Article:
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Cross-selling is the action or practice of selling an additional product or service to an existing customer. In practice, businesses define cross-selling in many different ways. Elements that might influence the definition might include the size of the business, the industry sector it operates within and the financial motivations of those required to define the term.
The objective of cross-selling can be either to increase the income derived from the client or to protect the relationship with the client or clients. The approach to the process of cross-selling can be varied.
Unlike the acquiring of new business, cross-selling involves an element of risk that existing relationships with the client could be disrupted. For that reason, it is important to ensure that the additional product or service being sold to the client or clients enhances the value the client or clients get from the organization.
In practice, large businesses usually combine cross-selling and up-selling techniques to increase revenue.
For the vendor, the benefits are substantial. The most obvious example is an increase in revenue. There are also efficiency benefits in servicing one account rather than several. Most importantly, vendors that sell more services to a client are less likely to be displaced by a competitor. The more a client buys from a vendor, the higher the switching cost.
Though there are some ethical issues with most cross-selling, in some cases they can be huge. Arthur Andersen's dealings with Enron provide a highly visible example. It is commonly felt that the firm's objectivity, being an auditor, was compromised by selling internal audit services and massive amounts of consulting work to the account.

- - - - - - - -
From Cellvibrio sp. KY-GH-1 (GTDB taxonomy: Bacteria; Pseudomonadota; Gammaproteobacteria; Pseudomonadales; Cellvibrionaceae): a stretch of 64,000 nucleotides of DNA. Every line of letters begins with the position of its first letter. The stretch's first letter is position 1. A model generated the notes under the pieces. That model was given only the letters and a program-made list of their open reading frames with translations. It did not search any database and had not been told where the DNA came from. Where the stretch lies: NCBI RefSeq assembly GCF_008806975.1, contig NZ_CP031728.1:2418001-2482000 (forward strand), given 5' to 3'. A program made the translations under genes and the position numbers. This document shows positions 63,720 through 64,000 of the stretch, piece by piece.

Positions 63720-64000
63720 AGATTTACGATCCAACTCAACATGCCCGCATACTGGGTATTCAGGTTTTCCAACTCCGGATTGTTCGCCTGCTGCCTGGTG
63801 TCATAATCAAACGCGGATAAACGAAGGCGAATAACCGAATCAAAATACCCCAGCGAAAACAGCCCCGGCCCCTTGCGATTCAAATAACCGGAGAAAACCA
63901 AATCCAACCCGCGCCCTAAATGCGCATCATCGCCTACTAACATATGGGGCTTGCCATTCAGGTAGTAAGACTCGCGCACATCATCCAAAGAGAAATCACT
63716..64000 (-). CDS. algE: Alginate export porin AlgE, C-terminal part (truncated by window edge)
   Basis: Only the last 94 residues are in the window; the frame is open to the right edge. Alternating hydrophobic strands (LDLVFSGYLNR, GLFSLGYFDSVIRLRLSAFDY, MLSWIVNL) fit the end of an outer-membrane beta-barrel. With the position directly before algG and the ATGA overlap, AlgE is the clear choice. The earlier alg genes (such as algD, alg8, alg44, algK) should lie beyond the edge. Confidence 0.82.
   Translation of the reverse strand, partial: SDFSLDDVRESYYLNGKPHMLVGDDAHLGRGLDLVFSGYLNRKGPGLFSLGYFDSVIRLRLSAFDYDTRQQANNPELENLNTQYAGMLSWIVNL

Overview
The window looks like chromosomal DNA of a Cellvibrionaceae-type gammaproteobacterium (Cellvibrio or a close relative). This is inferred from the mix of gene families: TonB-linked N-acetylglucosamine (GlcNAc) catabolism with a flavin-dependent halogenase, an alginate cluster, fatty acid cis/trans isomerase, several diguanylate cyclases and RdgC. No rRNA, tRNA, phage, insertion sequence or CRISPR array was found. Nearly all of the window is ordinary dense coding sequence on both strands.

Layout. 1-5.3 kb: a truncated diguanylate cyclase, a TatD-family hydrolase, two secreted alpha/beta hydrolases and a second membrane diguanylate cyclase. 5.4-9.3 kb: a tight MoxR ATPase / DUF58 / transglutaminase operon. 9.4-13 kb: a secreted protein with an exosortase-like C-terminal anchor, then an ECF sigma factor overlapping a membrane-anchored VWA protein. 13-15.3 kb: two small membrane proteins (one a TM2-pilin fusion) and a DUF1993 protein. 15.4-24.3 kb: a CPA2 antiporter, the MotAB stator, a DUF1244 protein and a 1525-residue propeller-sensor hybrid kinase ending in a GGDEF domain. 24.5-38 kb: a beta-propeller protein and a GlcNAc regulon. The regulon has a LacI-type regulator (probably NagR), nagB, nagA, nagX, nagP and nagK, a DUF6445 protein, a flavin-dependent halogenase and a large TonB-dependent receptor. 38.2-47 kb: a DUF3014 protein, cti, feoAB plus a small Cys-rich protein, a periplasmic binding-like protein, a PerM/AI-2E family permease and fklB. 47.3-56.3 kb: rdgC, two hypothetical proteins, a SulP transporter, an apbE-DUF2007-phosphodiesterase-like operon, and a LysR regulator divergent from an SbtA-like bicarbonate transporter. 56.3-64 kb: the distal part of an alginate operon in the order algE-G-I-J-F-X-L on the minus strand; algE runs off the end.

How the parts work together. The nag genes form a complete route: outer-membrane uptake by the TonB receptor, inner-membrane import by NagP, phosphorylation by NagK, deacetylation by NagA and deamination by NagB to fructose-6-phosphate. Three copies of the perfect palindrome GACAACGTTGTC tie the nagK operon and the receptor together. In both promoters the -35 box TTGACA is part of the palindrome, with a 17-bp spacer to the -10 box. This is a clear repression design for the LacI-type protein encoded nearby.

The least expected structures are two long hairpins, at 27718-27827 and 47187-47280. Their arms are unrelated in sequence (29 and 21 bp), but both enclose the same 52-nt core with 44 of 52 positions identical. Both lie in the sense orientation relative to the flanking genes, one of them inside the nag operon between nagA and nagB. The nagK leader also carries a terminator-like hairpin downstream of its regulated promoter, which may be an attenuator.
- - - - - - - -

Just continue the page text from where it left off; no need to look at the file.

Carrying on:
Though most companies want more cross-selling, there can be substantial barriers:
Broadly speaking, cross-selling takes three forms. First, while servicing an account, the product or service provider may hear of an additional need, unrelated to the first, that the client has and offer to meet it. Thus, for example, in conducting an audit, an accountant is likely to learn about a range of needs for tax services, for valuation services and others. To the degree that regulations allow, the accounts may be able to sell services that meet these needs. This kind of cross-selling helped major accounting firms to expand their businesses considerably. Because of the potential for abuse, this kind of selling by auditors has been greatly curtailed under the Sarbanes-Oxley Act.
Selling add-on services is another form of cross-selling. That happens when a supplier convinces a customer that it can enhance the value of its service by buying another from a different part of the supplier's company. When one buys an appliance, the salesperson will offer to sell insurance beyond the terms of the warranty. Though common, that kind of cross-selling can leave a customer feeling poorly used.  The customer might ask the appliance salesperson why he needs insurance on a brand new refrigerator, "Is it really likely to break in just nine months?"
The third kind of cross-selling can be called selling a solution. In this case, the customer buying air conditioners is sold a package of both the air conditioners and installation services. The customer can be considered buying relief from the heat, unlike just air conditioners.
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